You play and play and play on piano, but over time, the notes start to sound sour and out of tune.
It’s time to tune your piano again, but when the tuner comes over, they shake their head and explain you should have gotten it tuned ages ago. Now, it’s going to take longer and cost more.
I’m guilty of this as well, so don’t feel bad. But the experience may leave wondering:
How often should a piano be tuned?
A piano needs to be tuned at least once per year or more depending on how often it’s played, the environment it’s stored in, and if it’s moved around. These will raise the frequency the piano needs to be tuned.
Look ahead to find out why with more details.
How Often Should You Tune A Piano?
This section will answer the question: How often does a piano need to be tuned? First, we’ll look at the general turning guidelines, and then we’ll dig into the details on factors affecting tuning frequency.
General Answer For How Often To Tune A Piano
I talked above about how often you need to tune a piano, but here is a little more detail on the general guidelines.
This chart may help you decide what tuning needs fit your situation.
|Situation||Recommended Tuning Frequency|
|Regular playing at home||1-2 times per year|
|Not much playing at home||1 time per year|
|Playing an hour every day at home||3-4 times per year|
|Pianos at a school or college played all the time||Once per month or more|
|Piano after it’s been moved||After it’s been moved or once per month|
|Piano stored where humidity and temperature changes often||3-4 times per year|
|New piano/ rebuilt piano/ restrung piano||4 times the first year (or once per month if often played), 1-2 times per year after this|
Factors Affecting How Often A Piano Should Be Tuned
It’s mentioned in the chart above, but there are different factors involved in answering the question, “How often do you tune a piano?”
This section will go over these factors and how it affects the tuning of the piano.
How Often The Piano Is Played
First, you need to consider how often the piano is played. Pianos are actually pretty tough instruments when it comes to being played, but hours of practicing will slowly get the strings out of tune.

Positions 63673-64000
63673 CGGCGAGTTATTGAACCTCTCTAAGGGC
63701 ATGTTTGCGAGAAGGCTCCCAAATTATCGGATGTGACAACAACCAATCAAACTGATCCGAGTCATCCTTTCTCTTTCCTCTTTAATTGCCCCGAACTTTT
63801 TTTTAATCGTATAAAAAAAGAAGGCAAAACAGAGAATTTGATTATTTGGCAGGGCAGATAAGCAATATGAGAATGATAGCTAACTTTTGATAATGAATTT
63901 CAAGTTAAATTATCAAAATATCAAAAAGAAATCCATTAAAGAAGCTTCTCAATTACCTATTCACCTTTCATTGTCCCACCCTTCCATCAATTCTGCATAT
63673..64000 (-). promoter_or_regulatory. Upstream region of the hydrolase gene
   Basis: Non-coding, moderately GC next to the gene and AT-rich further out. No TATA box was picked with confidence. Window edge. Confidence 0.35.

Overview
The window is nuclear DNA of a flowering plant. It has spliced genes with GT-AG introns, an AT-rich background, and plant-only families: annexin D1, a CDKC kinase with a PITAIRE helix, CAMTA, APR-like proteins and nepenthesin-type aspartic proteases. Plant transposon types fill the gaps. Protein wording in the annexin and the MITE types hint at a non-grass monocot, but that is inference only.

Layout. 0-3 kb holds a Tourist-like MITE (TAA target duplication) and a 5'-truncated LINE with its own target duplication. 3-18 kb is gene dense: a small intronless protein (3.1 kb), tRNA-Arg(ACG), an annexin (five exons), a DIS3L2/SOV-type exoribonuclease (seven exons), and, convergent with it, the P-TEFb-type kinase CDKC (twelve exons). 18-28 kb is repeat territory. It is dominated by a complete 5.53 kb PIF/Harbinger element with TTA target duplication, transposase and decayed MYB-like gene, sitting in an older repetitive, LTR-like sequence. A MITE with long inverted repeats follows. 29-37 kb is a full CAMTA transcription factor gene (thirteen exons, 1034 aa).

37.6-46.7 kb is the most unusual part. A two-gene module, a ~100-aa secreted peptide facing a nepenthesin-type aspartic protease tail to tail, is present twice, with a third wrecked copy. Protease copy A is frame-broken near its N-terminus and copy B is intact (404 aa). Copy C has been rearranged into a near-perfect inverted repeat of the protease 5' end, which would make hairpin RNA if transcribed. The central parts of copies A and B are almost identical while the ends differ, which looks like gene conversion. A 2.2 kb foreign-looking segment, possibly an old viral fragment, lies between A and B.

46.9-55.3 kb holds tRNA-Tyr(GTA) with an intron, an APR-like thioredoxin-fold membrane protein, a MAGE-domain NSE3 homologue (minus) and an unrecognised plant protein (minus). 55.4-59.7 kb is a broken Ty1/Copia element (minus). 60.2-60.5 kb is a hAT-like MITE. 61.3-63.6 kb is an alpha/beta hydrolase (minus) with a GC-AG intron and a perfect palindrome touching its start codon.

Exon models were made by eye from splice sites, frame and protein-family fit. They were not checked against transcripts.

This shouldn’t be any reason to avoid playing though.
The average practice session of 30 minutes per day won’t be enough to affect the tuning (unless you pound on the keys which is a whole other issue).
Even playing one hour every single day won’t hugely affect the instrument.
Pianos kept at music studios, music rooms, and collegiate music buildings are affected by this. Often these pianos are played multiple hours every day. The standard for tuning is higher in these places as well.
For these situations, the piano will need to be tuned more often.
Humidity And Temperature Fluctuations
The humidity and temperature of the room is the number one factor in getting a piano out of tune easier.
I always cringe when I see the piano stored in a place I know there will be a lot of fluctuation.
The humidity especially puts pressure on the wood the piano is made from. This is the most dangerous as cracks can form and damage the piano almost beyond repair.
Store the piano in a place the humidity is steady and use humidifiers/dehumidifiers if needed.
Temperature is less dangerous on the body of the piano, but it does expand and contract the metal strings.
After this, the strings won’t settle back where they need to be, and the piano is out of tune.
Sometimes you don’t have a choice with this kind of thing. One of my pianos is at school in my classroom, and I have no control over these factors.
All of this adds up to more problems and more tunings.
Is The Piano Moved?
Moving the piano at all will cause it to lose some of its pitch as well. With solid wheels meant for moving installed, the tuning won’t get as lost, but it’s not perfect.
If you move a piano from house to house or a long distance (especially in a vehicle), it needs to be tuned after its move.
If it’s just moved down the hall or to the next room, you’re fine for now. Just get it tuned when you’re done moving it.
Age Of The Piano
The age of the piano is also a factor. If the piano and strings are old (think decades), the piano may go out of tune a lot and require more tuning.
On the flip side, if the piano is brand new, freshly rebuilt, or restrung, you’ll need to get it tuned four times in the first year (or more if it’s played a lot).
The reason for this is the new strings. New strings haven’t finished stretching out yet.
As you play, the strings will loosen and go flat quite quickly. It’s the same with guitar and uke, but this is a much more complicated scale (pun intended).
Knowing how often a piano should be tuned is one of the key parts to owning a piano. It’s not just a matter of good sound.
It’s possible a piano will never recover from being way out of tune. Do your part and get it tuned at least once per year (twice would be better).
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